Sudanese Police Use Tear Gas to Disperse Arab Spring-Style Protest against Austerity Measures.
On the fifth day of protests, about 200 students stopped traffic in the city centre and threw stones at police, who broke up the rally by using their batons, as well as firing tears gas and warning shots.
The students chanted "Khartoum rise up, rise up, we won't be ruled by a thief", "No, no to inflation" and "The people want to overthrow the regime", witnesses said.
"I urged the police forces in Khartoum to deal with protesters according to the law, but to deal firmly with any unlawful activity in the name of protest," state governor Abdel Rahman Khedr said.
Sudan's main opposition parties have urged their supporters to take to the streets, but the rallies have largely been attended by students.
Inspired by the Arab Spring, rallies against spending cuts started after military president Omar Hassan al-Bashir, who has been in power since 1989, announced the government plan on 18 June.
A report by the UN office for the coordination of humanitarian affairs reported that police arrested 79 people during a protest on 18 June and 40 members of opposition groups at a separate meeting.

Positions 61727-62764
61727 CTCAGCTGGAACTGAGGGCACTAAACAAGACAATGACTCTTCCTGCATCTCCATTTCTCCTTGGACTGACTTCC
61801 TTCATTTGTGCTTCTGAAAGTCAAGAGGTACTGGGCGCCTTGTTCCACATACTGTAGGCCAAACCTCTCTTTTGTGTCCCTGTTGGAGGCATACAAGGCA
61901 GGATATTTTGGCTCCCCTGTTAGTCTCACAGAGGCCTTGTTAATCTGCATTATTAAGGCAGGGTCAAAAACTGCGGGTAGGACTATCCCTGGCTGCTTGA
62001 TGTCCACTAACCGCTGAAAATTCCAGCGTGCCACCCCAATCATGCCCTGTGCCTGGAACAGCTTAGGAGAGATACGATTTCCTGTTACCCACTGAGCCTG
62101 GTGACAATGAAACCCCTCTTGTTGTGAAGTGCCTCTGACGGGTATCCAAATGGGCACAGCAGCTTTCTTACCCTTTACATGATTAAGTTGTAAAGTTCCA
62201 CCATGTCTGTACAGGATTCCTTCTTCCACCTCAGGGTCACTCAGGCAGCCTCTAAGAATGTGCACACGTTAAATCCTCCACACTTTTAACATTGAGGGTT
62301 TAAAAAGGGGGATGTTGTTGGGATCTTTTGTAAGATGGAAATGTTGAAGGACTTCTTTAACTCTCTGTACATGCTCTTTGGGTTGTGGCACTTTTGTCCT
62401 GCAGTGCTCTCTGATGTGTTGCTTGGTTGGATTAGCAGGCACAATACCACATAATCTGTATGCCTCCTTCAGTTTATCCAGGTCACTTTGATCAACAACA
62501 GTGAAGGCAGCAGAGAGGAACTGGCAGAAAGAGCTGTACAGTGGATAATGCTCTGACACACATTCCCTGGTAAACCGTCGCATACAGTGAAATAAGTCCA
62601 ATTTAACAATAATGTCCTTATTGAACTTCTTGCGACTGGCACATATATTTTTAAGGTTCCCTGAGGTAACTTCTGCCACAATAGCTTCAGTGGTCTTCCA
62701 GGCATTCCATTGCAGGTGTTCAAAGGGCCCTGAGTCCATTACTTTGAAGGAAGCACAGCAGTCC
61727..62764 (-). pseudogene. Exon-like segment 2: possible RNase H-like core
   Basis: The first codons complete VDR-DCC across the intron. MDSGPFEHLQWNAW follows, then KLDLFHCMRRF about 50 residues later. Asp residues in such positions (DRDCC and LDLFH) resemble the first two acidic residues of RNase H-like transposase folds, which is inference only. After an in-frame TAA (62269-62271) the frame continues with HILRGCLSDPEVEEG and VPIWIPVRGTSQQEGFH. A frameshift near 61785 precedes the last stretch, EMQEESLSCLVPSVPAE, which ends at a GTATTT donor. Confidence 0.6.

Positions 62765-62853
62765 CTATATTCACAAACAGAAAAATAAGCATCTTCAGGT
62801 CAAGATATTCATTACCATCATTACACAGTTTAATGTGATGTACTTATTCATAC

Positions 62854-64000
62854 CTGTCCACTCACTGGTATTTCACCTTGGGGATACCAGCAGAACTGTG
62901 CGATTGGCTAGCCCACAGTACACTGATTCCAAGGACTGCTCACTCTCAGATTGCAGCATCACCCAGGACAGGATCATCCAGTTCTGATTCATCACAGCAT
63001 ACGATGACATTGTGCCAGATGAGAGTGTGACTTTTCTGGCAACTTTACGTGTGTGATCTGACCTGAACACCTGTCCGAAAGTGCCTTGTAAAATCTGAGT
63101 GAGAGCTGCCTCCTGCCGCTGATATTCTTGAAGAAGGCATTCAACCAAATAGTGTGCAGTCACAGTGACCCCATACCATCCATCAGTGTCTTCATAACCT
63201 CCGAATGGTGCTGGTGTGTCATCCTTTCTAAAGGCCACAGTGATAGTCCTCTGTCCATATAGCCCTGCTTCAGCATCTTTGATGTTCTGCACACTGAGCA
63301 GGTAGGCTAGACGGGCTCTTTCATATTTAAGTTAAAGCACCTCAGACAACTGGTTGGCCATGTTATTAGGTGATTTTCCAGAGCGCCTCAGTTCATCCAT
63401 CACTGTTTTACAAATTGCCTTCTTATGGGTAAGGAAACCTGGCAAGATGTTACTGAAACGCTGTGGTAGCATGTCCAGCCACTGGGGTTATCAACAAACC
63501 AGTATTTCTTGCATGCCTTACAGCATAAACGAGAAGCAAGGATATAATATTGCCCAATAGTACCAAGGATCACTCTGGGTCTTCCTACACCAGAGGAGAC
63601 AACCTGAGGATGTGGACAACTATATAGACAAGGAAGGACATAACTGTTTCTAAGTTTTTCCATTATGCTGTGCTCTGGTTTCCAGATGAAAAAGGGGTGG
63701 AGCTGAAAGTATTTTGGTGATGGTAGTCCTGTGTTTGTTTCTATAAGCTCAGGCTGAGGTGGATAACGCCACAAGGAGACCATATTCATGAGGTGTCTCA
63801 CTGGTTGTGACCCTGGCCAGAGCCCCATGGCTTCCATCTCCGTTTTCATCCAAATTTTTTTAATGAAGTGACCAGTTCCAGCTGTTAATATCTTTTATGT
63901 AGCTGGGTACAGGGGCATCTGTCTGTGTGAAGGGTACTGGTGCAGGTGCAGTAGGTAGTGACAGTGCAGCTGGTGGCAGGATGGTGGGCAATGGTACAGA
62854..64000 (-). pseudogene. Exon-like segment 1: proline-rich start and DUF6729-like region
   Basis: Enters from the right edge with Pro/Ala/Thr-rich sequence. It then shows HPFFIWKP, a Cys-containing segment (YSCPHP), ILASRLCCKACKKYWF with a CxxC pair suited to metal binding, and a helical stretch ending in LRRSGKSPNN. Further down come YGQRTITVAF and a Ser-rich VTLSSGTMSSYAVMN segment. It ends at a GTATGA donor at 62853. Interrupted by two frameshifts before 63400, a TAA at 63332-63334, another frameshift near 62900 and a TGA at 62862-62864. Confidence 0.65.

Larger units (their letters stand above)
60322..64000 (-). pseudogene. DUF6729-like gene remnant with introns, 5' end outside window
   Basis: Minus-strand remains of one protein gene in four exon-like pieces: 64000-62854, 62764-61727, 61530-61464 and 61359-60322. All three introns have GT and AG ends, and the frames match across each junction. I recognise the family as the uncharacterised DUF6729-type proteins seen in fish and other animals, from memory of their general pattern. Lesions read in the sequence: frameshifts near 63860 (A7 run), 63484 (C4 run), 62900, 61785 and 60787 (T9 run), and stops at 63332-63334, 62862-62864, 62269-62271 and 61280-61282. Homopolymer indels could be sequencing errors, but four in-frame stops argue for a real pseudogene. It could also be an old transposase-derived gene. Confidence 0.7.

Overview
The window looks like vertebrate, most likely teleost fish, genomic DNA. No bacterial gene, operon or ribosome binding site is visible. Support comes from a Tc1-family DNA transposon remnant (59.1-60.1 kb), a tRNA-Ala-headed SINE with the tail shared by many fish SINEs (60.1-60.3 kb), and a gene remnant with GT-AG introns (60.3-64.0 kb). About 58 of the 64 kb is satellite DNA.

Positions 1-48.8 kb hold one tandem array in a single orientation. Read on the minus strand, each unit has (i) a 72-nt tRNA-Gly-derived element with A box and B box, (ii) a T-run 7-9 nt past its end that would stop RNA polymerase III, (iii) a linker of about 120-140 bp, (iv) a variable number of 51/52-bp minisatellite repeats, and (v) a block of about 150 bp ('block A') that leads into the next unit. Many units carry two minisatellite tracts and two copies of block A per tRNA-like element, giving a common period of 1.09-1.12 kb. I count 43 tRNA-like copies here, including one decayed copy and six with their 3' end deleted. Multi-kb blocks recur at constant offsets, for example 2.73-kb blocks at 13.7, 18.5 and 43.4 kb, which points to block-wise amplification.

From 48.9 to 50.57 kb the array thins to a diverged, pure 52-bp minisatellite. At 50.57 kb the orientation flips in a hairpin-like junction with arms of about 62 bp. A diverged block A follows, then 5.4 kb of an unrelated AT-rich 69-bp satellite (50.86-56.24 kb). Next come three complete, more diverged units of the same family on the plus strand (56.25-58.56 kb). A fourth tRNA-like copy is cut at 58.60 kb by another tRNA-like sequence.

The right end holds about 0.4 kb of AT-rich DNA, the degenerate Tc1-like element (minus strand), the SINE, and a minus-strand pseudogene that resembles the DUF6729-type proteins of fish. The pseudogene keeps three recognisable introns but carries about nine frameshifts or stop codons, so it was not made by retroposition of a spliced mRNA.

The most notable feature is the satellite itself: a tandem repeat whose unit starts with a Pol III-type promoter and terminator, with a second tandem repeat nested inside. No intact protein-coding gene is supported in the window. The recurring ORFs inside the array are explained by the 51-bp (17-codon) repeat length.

Khedr also sacked members of his staff as a financial measure to absorb the loss of about 75 percent of the country's oil output due to South Sudan's secession in July 2011.
The African nation has also faced soaring food prices and a weakening currency.
The International Monetary Fund called on the Sudanese government to take emergency measures to cope with the "daunting" challenges that the country faces.
Sudan's drop in oil income caused a $2.4bn ([pounds sterling]1.5bn) budget deficit and a surge in inflation to 30.4 percent last month.
The measures announced by al-Bashir include devaluing the Sudanese pound, removing fuel subsidies, raising taxes and cutting the size of the national and regional governments by as much as 56 percent, Bloomberg reported.
The Central Bank of Sudan has announced plans to inject more foreign currency into the market to stabilise the exchange rate.
An Egyptian journalist who was arrested while covering the anti-government protests has been released.
Salma El-Wardany, who works for Bloomberg and the Egyptian newspaper Al-Ahram, was handcuffed outside Khartoum University along with other activists and bloggers.
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|Publication:||International Business Times - US ed.|
|Date:||Jun 21, 2012|
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